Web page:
Another dot in the blogosphere?

Posts Tagged ‘analysis

If you Google “bloom’s taxonomy verb wheel”, the first page might show some image returns at the top and nine links to websites that claim to have this artefact.

I have a stake in what people find because I created what I think is a more current, accurate, and rationalised version of this job aid. My artefact is the second in the image returns. However, it is the tenth-ranked item and appears only on the second search returns page.

After quickly analysing the top 9 search returns, I concluded that Google search engine optimisation is more about strategy and popularity of a site than about accuracy and precision of the content. How so?

  1. The top return by Quinnipiac forced the levels in the wheel. The whole point of the wheel was to remove the levels.
  2. The second item was a Google Site that used the old domain items, i.e., nouns instead of verbs and two domains were in the wrong place.
  3. The third was from Clemson. It did not provide instructions for use or design rationale.
  4. The fourth was the only K-12 entry on the first page and had the most useful wheel so far. But like Clemson’s, it did not provide instructions for use or design rationale
  5. The fifth, from CUNY, simply created a PDF of my verb wheel of the revised BT. Thankfully, they left the attribution to me intact.
  6. The sixth artefact was from the University of Utah. Its wheel added an extra ring to explain the domain verbs but lacked concrete artefacts as examples.
  7. The seventh return was from apu.edu and was not even a verb wheel. It was a table.
  8. The eighth was from myccp.online and copied the outdated graphic of the second entry.
  9. The ninth search return was a WordPress page that featured Cal State’s preferred wheel — the same outdated wheel from search return number 2 and 8.

If I had the time and inclination, I could analyse more pages, codify the findings, and tabulate the results. But the first page is revealing: Google search returns are not sophisticated and nuanced enough to make judgements on whether an artefact has been created with critical research and reflective practice. Only people like teachers and educators do.

Sadly, the same people might not invest the time and effort to analyse and critique what they find. They might be told to use what a trainer or professional developer tells them is worth their while.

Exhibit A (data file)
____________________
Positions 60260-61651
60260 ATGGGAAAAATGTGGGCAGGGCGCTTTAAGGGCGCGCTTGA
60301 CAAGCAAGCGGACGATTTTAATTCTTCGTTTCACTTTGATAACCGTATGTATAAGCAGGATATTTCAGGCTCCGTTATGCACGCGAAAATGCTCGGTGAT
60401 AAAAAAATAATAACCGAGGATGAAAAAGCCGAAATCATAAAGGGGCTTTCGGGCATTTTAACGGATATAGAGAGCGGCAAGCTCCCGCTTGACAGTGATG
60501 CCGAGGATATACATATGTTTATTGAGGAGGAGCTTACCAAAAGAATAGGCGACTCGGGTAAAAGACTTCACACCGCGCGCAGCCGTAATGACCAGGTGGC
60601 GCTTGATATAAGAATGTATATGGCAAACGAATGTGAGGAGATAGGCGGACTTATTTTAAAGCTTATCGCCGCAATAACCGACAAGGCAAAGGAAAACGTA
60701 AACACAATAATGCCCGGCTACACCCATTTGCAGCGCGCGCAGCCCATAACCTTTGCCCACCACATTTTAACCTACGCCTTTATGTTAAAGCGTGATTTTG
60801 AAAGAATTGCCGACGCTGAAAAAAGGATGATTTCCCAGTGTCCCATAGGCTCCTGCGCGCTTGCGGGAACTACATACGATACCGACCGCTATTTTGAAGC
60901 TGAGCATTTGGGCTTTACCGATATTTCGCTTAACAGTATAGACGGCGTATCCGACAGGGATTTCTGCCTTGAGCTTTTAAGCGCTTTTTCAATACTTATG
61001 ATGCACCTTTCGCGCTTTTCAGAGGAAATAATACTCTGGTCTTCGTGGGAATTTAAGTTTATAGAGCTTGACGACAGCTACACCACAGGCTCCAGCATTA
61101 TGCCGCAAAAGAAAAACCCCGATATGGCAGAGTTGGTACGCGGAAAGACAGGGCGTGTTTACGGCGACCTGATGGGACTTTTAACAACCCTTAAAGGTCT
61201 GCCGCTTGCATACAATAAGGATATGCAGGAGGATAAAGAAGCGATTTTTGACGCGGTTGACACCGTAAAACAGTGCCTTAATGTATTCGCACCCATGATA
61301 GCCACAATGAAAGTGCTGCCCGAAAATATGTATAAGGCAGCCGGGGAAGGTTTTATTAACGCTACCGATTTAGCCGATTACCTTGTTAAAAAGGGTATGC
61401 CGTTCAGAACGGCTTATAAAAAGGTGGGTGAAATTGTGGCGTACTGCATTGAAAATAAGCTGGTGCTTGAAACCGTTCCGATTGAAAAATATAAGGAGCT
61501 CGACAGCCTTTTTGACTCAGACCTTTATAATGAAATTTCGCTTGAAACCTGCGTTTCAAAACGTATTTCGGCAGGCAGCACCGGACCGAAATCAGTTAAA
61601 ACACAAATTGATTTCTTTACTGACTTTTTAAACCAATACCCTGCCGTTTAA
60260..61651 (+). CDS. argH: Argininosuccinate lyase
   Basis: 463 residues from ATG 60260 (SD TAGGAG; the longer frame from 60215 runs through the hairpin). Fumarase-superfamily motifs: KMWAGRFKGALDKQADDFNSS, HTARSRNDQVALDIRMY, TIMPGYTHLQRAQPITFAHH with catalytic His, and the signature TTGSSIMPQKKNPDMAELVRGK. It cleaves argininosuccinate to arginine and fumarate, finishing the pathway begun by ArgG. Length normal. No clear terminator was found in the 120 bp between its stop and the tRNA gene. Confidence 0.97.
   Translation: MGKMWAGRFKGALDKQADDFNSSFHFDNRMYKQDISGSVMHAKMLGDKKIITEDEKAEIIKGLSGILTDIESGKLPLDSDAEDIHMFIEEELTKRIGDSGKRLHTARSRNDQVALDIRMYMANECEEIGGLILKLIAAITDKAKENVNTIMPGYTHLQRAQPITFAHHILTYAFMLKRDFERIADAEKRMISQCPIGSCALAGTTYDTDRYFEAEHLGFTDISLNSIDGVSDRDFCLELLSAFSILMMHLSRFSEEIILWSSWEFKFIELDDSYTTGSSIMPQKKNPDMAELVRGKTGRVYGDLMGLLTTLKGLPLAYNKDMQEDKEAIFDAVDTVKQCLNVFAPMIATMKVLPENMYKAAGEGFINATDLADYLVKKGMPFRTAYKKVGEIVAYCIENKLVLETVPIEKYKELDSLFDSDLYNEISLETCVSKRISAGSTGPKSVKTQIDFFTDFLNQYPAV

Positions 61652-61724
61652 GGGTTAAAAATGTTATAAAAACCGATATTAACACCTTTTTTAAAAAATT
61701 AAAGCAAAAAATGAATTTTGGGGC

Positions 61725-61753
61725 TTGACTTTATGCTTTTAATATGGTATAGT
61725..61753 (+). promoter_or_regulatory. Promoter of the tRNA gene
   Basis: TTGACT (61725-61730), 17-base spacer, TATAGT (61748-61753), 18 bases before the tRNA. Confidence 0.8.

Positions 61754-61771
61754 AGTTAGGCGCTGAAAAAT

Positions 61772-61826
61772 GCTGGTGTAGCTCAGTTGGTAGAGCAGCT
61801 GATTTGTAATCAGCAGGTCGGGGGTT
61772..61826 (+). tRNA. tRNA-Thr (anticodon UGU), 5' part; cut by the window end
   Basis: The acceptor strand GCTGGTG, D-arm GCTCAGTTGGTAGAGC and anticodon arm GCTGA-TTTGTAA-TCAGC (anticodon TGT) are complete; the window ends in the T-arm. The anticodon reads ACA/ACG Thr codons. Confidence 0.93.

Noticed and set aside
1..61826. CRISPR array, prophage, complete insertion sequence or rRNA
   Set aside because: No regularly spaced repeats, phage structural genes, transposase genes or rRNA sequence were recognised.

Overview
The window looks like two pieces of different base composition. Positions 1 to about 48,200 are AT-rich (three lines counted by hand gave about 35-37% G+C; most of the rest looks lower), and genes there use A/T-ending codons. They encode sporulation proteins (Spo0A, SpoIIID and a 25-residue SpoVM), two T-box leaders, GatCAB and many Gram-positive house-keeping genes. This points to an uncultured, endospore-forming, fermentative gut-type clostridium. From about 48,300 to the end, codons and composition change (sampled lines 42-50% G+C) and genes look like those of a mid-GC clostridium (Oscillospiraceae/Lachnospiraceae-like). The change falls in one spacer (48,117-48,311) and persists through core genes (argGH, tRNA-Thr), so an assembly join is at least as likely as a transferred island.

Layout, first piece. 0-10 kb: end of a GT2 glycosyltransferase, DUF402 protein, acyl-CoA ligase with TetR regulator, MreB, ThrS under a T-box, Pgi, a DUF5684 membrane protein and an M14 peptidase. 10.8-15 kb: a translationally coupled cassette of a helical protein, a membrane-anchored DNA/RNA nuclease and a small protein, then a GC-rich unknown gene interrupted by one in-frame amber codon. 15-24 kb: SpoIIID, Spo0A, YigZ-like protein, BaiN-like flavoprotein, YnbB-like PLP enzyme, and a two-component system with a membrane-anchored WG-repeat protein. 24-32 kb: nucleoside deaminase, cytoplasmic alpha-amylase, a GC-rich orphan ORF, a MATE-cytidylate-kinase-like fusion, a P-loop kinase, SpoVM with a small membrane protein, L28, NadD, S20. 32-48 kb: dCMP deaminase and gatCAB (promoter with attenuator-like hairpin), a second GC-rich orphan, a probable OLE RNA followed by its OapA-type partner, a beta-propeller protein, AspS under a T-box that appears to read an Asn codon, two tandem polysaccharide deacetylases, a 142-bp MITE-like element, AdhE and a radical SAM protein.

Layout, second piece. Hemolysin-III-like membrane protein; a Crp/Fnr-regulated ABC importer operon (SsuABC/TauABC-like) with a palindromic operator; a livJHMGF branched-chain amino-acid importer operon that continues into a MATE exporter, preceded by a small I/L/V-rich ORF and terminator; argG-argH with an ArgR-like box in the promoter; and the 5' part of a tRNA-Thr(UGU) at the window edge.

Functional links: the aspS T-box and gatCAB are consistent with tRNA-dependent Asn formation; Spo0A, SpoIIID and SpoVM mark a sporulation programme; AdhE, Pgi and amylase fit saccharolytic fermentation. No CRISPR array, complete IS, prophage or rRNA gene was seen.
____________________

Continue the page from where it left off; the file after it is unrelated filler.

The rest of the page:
If only they explored the first item on the second page! It would lead to my entry on the design rationale of the verb wheel for the revised version of Bloom’s Taxonomy. I also explain how to use the job aid and include a design update and a US English version.

 
I recently tweeted a Stanford press release about a research publication on Zoom fatigue.

The Stanford study suggested four reasons why video conferencing tire us out and offered remedies.

Reason 1: Looking at too many faces all at once in your personal space. This puts us in an alert state for an extended period. Remedy: Reduce the size of the video conferencing window to minimise the size of faces.

Reason 2: Seeing your own face is like facing a critical mirror all day. Remedy: Hide the self-view by right-clicking on your image.

Reason 3: Video conferencing reduces our visual mobility and range. Remedy: Use an external camera to create distance from the screen to “pace and doodle” like in a normal classroom.

Reason 4: Video chats require greater cognitive loads because participants need to put in effort to exaggerate cues that are nuanced and natural in person, e.g., showing agreement. Remedy: Identify segments that do not require non-verbal cues so that you do not require video.

The first three remedies have technical solutions and the last is part of pedagogical design. The first two are relatively easy for all to perform (reduce video conferencing window size and hide self-view). The third requires a special set up that not all can afford or take advantage of.